The animal descriptions are excellent
It starts with a brief summary in a green shaded box.
It gives the animal's common name and zoolological name.
Next length,height at shoulder,weight of male/female. If the animal has horns, details are given.. ( photos often show the horns, and there may be a shot of a young male ( no horns) and a mature male.)
Main pointers to identification are carefully summarised.
( later on the animal's footprint is given and their height off the ground compared to a shadow adult man )
There is a distribution map of the animals current range, a number of maps note the historic range in a different colour.
These are usually shown in the photos.
However some entries also get line diagrams of horns at various ages. Examples include
Black Wildebeest horns at 6, 12,24, 36 and 48 months.
The Greater Kudu, whose horns have a beautiful spiral are possibly the most beautiful. In the mature bull there is a "double "spiral These changes are shown from 9 months to that of a mature Bull in its prime in some 6 stages that take well over30 months plus
Horn structure that change with time are shown for some other antelope. I found these diagrams interesting.
The photos are excellent.Where a number of books have one , there are often several.
Where there is a difference between male and female this is often shown.
Shots of mother's with young are fairly frequent.. Some antelope hide their young for a period after their birth. In the section on Puku , there is a good photo of a Puku lamb curled up hidden in longish grass.
Important points of identification are captured in the shots, in some cases to make sure you got the point, a clear detail shot or inset is included-- the black stripe on the Impala's buttock area., or the black blaze on the face of the Black faced Impala.-- I could pick more difficult examples , but this is just to make a point about their attention to detail and keenness for you to grasp the details better. ( I am currently struggling to get clear in my mind various antelope,bucks and bocks etc and I have found both their descriptions and pictures very helpful.)
The photos are of a good size. They upscale well on the IPad
The descriptions give details on animal identification,distribution, habitat, behaviour, food, social features, reproduction, longevity etc.
These descriptions are fairly full and certainly informative.
There is a very useful A--Z common animal name linked access at the front of the book.
If you want Zebra, push Zebra.
If you want Hyraxes push Hyraxes and so on.
The Stuart's have continued to improve their excellent guide.
It now includes Angola, Zambia and Malawi. New species from these areas are included in the book.-- sorry I am still tracking them down.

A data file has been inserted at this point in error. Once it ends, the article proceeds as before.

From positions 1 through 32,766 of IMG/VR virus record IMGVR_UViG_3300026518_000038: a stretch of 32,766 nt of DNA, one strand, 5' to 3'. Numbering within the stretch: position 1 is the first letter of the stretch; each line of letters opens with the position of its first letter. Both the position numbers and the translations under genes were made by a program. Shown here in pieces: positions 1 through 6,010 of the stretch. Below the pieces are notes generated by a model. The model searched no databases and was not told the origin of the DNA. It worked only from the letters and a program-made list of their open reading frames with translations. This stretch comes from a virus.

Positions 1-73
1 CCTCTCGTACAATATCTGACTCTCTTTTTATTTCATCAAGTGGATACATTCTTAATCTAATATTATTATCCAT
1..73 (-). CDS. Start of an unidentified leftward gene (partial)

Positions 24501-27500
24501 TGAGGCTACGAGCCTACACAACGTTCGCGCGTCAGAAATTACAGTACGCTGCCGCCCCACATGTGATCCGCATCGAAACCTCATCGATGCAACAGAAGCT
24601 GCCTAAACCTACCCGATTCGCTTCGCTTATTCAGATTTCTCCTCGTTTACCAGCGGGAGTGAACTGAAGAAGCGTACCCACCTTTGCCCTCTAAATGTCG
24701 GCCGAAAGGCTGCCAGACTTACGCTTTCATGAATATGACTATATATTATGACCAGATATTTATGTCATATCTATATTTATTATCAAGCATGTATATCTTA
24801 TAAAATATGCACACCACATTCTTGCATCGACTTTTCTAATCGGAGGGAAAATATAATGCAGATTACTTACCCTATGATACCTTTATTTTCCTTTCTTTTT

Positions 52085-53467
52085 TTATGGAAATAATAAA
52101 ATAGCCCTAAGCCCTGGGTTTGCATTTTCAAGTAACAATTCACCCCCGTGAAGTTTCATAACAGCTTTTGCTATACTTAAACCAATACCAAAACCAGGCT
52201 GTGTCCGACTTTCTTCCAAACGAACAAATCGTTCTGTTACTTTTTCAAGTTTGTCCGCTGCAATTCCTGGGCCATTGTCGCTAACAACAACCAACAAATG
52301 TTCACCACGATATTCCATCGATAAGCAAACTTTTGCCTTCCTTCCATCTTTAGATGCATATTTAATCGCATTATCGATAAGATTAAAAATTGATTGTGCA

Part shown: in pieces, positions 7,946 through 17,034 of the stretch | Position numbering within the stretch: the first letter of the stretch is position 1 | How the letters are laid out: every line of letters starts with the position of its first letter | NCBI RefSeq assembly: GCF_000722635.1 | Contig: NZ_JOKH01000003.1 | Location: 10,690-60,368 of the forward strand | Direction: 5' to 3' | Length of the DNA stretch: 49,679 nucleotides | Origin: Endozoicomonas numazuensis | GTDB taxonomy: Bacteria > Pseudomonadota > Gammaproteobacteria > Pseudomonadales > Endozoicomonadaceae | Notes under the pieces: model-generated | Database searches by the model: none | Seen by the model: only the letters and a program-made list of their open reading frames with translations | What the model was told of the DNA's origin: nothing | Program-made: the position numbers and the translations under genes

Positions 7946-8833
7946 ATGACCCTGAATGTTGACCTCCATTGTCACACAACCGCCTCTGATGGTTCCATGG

What makes the book for me-- the plentiful and excellent photos often showing male / female shots and some female shots may have the female with their offspring. Helpful shot of points of identification are often included.
Almost as good is their text which covers many matters you want to know about as you get to know the animals better.
All in all , this is an excellent book .
It works well on my IPad Kindle Reader.
It is excellent value for money
The 2015 version has all the features the Stuart's are well known for. It is fuller.
The pictures are excellent and at least to me there seems to be more if them-- hard to say how much more but enough to really please me.
"Stuart's Feild guide to
Mammals of Southern Africa including Angola, Zambia and Malawi "
Authors as above.
It is well worth considering.
I have reviewed it.
I bought the Kindle version of this book.
I am viewing it on an IPad with a Retinal Screen.
The Mammals are grouped by Families-- the zoological Name is Given but examples of the Common Name are Given.
This gives quick ascess to the information
The text is fairly full. It covers identification, and details about the animal, whether they live in groups etc etc
There is a location map for where each animal is found
Often the animal is shown next to a full grown human to give you an idea of how high it stands of the ground.
Footprints are given where available with a scale in mm
Horn development by age are shown for Wildebeest and some Antelope
The photos are excellent.
Some species only get one one , others more
There is cross referencing in the text which takes you to the referenced spot.
I have learned a lot from looking through the book-- at present I am trying to get the various Antelope and related species into my head , so that I can identify them, and fit the right information to each group